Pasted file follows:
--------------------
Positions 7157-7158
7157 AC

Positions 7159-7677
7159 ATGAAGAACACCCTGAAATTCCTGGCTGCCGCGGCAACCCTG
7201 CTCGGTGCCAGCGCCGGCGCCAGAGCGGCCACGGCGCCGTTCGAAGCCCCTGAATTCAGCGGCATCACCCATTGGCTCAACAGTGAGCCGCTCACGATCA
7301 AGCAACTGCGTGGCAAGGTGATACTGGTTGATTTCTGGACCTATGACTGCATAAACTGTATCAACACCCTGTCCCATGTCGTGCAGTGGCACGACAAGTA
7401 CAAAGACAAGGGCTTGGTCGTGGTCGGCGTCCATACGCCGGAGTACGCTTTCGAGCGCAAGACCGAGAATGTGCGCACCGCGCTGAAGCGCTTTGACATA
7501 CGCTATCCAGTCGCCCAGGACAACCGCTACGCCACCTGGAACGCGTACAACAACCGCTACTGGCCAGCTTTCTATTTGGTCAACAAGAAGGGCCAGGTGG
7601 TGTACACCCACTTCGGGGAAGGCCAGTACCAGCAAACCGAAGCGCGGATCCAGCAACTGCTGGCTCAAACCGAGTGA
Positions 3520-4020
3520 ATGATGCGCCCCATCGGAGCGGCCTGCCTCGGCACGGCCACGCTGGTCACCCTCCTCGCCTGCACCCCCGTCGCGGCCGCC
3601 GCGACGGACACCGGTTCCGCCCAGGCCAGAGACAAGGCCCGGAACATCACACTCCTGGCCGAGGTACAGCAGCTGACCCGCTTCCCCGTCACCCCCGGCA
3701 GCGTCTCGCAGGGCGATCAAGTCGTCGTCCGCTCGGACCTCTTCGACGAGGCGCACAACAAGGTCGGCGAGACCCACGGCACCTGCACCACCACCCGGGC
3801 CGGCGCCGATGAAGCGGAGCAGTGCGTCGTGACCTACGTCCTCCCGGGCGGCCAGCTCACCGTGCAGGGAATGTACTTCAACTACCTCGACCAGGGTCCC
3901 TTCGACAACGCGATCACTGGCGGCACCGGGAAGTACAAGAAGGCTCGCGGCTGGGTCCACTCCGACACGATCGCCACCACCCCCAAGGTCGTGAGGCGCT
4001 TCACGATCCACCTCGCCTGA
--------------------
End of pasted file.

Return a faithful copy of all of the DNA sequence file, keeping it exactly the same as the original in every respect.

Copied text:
Positions 7157-7158
7157 AC

Positions 7159-7677
7159 ATGAAGAACACCCTGAAATTCCTGGCTGCCGCGGCAACCCTG
7201 CTCGGTGCCAGCGCCGGCGCCAGAGCGGCCACGGCGCCGTTCGAAGCCCCTGAATTCAGCGGCATCACCCATTGGCTCAACAGTGAGCCGCTCACGATCA
7301 AGCAACTGCGTGGCAAGGTGATACTGGTTGATTTCTGGACCTATGACTGCATAAACTGTATCAACACCCTGTCCCATGTCGTGCAGTGGCACGACAAGTA
7401 CAAAGACAAGGGCTTGGTCGTGGTCGGCGTCCATACGCCGGAGTACGCTTTCGAGCGCAAGACCGAGAATGTGCGCACCGCGCTGAAGCGCTTTGACATA
7501 CGCTATCCAGTCGCCCAGGACAACCGCTACGCCACCTGGAACGCGTACAACAACCGCTACTGGCCAGCTTTCTATTTGGTCAACAAGAAGGGCCAGGTGG
7601 TGTACACCCACTTCGGGGAAGGCCAGTACCAGCAAACCGAAGCGCGGATCCAGCAACTGCTGGCTCAAACCGAGTGA
Positions 3520-4020
3520 ATGATGCGCCCCATCGGAGCGGCCTGCCTCGGCACGGCCACGCTGGTCACCCTCCTCGCCTGCACCCCCGTCGCGGCCGCC
3601 GCGACGGACACCGGTTCCGCCCAGGCCAGAGACAAGGCCCGGAACATCACACTCCTGGCCGAGGTACAGCAGCTGACCCGCTTCCCCGTCACCCCCGGCA
3701 GCGTCTCGCAGGGCGATCAAGTCGTCGTCCGCTCGGACCTCTTCGACGAGGCGCACAACAAGGTCGGCGAGACCCACGGCACCTGCACCACCACCCGGGC
3801 CGGCGCCGATGAAGCGGAGCAGTGCGTCGTGACCTACGTCCTCCCGGGCGGCCAGCTCACCGTGCAGGGAATGTACTTCAACTACCTCGACCAGGGTCCC
3901 TTCGACAACGCGATCACTGGCGGCACCGGGAAGTACAAGAAGGCTCGCGGCTGGGTCCACTCCGACACGATCGCCACCACCCCCAAGGTCGTGAGGCGCT
4001 TCACGATCCACCTCGCCTGA